Interesting thoughts… thanks for reading. I don’t live in Seattle, and in fact I live in an Oregon county pushing 15 percent unemployment. Nobody’s in good shape right now. That doesn’t mean we can’t start immediately applying lessons of the time. The difference between GM and Microsoft? MS isn’t panhandling its way into corporate jets. Me? I just don’t like seeing the government prop up an industry that lacks the ability — or innovation — to survive on its own. Face it, GM and Chrysler lacked the legs to run the race years ago. Now it’s up to taxpayers to supercharge companies and save the day. What’s next? Bailing out the NFL’s lowly Lions? Again, I ask, “The high speed train? Light rail cars? Mass transit?”

  5. Oh_Really says:

    Striking hard at Detroit alone again… stooping so low as ripping on the loser Lions. I notice you are a “half empty” person not elevating the regular Detroit NHL or NBA champions.

    Let’s follow your all too limited logic and pull back on the loans to GM and Chyrsler. We’ll also extend that logic to all industries. Where do a majortiy of American’s bank? With a TARP recipient. Gov’t gaurenteed loans to GM and Chrylser totaled about as much TARP as Wells Fargo alone (least needy) took, let alone the total 700 billion distributed in the fall and additional monies rolling out this year to most remaining national banks.

    Let’s pull back on all that money too and dismiss American finance as not having the ability or innovation to survive on it’s own and quit ripping on just Detroit and the domestic automakers. It’s a national inadequacy. At least Detroit made nearly a century long run at utilizing American resources to build their vehicles, supporting the defense of this country time & again and strongly assisting in positioning the US as a global super power that has allowed you this free speach.

    You’ll be re-examining your quick to dismiss sound bite attitude in a few years global citizen; sipping your Chinese Tea wearing your Asian made (not Oregon made) Nikes, driving your Toyota and sleeping on your money.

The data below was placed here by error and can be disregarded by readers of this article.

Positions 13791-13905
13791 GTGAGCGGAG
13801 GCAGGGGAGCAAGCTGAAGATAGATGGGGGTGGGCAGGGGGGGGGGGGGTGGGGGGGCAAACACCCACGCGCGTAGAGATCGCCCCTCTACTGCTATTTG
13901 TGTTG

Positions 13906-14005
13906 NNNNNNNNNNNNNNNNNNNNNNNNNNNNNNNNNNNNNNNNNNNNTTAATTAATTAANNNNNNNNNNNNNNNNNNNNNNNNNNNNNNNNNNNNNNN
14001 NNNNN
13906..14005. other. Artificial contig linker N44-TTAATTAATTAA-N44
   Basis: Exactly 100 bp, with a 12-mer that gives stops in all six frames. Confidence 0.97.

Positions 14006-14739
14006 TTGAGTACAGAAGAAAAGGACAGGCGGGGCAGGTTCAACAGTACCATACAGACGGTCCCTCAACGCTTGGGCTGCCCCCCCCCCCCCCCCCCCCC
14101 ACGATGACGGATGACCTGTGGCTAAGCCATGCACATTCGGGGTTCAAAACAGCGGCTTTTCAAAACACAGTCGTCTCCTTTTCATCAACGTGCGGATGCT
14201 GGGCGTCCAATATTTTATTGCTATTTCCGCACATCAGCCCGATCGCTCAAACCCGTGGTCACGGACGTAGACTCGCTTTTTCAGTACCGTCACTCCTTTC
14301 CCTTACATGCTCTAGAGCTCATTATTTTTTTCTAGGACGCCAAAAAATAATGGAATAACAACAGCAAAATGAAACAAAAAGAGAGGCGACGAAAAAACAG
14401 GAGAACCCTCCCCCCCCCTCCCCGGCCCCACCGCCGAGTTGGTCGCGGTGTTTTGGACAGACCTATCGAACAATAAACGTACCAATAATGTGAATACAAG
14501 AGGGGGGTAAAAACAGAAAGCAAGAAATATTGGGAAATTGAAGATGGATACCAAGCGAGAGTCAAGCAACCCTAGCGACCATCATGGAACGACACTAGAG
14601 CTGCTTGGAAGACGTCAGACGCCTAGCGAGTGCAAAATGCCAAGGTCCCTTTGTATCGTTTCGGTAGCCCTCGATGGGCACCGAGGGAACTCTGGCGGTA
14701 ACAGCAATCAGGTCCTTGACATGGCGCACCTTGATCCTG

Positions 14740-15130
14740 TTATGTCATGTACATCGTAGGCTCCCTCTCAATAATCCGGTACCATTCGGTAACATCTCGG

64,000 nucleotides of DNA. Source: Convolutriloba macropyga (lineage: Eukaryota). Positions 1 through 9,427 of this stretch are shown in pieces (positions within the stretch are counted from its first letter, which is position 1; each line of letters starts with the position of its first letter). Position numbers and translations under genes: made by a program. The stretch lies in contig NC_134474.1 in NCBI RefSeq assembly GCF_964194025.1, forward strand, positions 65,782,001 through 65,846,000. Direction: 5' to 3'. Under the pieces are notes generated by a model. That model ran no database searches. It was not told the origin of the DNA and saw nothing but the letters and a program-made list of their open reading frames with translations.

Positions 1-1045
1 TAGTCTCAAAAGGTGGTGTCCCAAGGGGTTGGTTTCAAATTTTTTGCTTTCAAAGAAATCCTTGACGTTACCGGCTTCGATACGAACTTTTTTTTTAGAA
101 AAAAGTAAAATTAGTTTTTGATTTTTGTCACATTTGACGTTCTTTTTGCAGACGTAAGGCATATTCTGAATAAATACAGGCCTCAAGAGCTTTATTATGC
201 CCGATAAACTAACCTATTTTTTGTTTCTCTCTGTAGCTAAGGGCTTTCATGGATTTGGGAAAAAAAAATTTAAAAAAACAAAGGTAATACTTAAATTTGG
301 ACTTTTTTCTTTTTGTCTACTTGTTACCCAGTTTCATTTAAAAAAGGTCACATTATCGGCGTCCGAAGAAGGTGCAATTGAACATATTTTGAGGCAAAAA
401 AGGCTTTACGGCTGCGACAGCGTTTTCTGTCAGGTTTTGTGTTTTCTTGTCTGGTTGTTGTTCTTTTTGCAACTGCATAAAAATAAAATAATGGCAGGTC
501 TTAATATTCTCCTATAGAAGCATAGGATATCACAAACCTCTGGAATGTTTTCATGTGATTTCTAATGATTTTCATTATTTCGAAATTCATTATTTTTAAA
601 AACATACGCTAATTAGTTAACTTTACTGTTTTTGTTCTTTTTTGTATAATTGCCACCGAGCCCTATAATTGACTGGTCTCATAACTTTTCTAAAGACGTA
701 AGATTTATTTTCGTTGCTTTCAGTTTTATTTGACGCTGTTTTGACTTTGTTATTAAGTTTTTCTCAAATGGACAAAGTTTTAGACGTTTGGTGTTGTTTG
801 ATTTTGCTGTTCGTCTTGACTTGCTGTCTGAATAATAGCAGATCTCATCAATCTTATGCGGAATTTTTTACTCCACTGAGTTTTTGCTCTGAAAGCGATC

Let’s just cut to this, if more American’s had just a teaspon more national pride like our parents, grandparents (domestic or immigrant) had, this country would position for a much quicker turn around.

    If Beaverton Nike didn’t sell out 25 years ago, no doubt Oregon County’s unemployment wouldn’t be 15%! Is that the model Detroit should’ve innovated??? What a laugh.

    Nike currently enjoys a 47% market share of the domestic footwear industry, with sales of $3.77 billion. Nike has been manufacturing throughout the Asian region for over twenty-five years, and there are over 500,000 people today directly engaged in the production of their products. They utilize an outsourcing strategy, using only subcontractors throughout the globe. The majority of their output today is produced in factories in China, Indonesia, and Vietnam,

  6. Hi, good post. I have been thinking about this topic,so thanks for writing. I will definitely be coming back to your blog.

    Okay, just kidding.

    I can;t speak to Detroit, but as a transplanted Seattleite who still pines for Ballard and Broadview (shh, don’t tell the folks at my day job), I do have to say that Seattle’s mass transit system ain’t all its cracked up to be. The monorail was unveiled to great hoopla at the ’62 World’s Fair… and to this day still only travels the same piddling course of something like 1.4 miles, or somesuch, its expansion repeatedly trumped by shortsighted voters.

    On the other hand, Seattle has made a concerted effort to apply aesthetics to its urban development. When something historic is in danger of being bulldozed, there is at least a discussion (read: outcry), which is more than I can say for my current locale.

    And above all, Seattle doesn’t take itself too seriously.

  7. zackbarnett says:

    Anybody’s who’s been stuck in traffic in Seattle can testify that Seattle’s mass transit is hardly that of Portland, or even, for its size, Dear Old Eugene, Oregon. I’m mostly trying to say that the Big Three and Detroit should have morphed from automakers into transportation giants, pioneering mass transit systems all over the country, building the trains, laying the rails, and, dare I say, paving the way into an energy efficient future. If they had, maybe Seattle’s mass transit might actually be all its cracked up to be, and we might not be bailing out GM and Chrysler.

  8. Rohit says:

    Fantastic article, Zack. As a Seattleite who’s business often takes him to Detroit, your post gave me lots to reflect on.